“This experience was one of the greatest learning opportunities we could ask for,” said Lomax. “It gave us practical experience to work through a real-life healthcare problem with aggressive deadlines.”

Thomas was appreciative of the resources at UNC’s public health school that allowed the students to feel well-prepared for the competition. “The MHA program at UNC prepared us extremely well for the case competition. We were able to apply aspects from marketing, strategy, finance, policy and consulting courses to develop a polished, final product,” he said.

“What a wonderful week for our health policy and management students, said Peggy Leatt, PhD, professor and chair of the health policy and management department. “The department is very proud of our 2012 NAHSE and Humana teams and their performances this year. These competitions afford our students a real-life opportunity to apply skills and competencies gained during their graduate education. Each year, we look forward to participating in the competition and supporting our students in these professional development experiences.”

The Humana Case Competition is designed to engage graduate students in relevant business innovations associated with the ever changing dynamics of the health care industry. Students compete using critical thinking, strategic and innovation skills to develop a viable business solution to a current and real health care challenge. Students have the opportunity to network with Humana’s top executives and company associates, tour Humana’s headquarters and learn more about Humana’s innovation initiatives.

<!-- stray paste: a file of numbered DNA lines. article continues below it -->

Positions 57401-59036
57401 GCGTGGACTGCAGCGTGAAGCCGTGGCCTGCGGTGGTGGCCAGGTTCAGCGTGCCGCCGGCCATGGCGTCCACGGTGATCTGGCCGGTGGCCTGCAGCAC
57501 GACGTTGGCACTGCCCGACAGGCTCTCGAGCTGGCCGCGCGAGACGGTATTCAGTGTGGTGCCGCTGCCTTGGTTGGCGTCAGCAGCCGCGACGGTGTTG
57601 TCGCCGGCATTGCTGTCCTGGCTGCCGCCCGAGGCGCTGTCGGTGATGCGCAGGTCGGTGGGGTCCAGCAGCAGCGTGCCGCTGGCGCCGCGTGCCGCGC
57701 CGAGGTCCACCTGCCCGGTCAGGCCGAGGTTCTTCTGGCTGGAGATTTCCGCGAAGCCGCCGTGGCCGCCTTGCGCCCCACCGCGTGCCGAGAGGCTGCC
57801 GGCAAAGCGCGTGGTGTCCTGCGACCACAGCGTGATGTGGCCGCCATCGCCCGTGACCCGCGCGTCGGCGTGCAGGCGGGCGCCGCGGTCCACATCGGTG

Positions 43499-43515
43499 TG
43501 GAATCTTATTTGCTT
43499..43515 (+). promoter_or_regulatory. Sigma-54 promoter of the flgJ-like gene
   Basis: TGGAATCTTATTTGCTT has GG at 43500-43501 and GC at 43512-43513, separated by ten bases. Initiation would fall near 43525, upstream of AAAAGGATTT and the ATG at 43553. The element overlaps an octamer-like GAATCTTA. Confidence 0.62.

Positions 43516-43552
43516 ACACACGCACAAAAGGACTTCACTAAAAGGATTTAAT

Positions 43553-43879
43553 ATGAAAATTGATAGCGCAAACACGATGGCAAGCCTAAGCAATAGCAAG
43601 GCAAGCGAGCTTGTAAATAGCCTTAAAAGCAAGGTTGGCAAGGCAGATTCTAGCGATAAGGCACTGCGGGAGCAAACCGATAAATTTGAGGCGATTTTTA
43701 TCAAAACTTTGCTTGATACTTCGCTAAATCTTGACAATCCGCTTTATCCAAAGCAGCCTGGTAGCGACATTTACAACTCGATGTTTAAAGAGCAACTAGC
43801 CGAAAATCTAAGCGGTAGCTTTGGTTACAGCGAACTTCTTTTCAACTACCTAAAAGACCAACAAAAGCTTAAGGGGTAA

The National Association of Health Services Executives (NAHSE) is a nonprofit association of black health care executives founded in 1968 for the purpose of promoting the advancement and development of black health care leaders and elevating the quality of health care services rendered to minority and underserved communities. Since its inception, NAHSE has sponsored and participated in local and national programs and projects designed to improve quality, access and availability to health services and to expand educational opportunities in the field of health services administration.




UNC Gillings School of Global Public Health contact: Linda Kastleman, communications editor, (919) 966-8317 or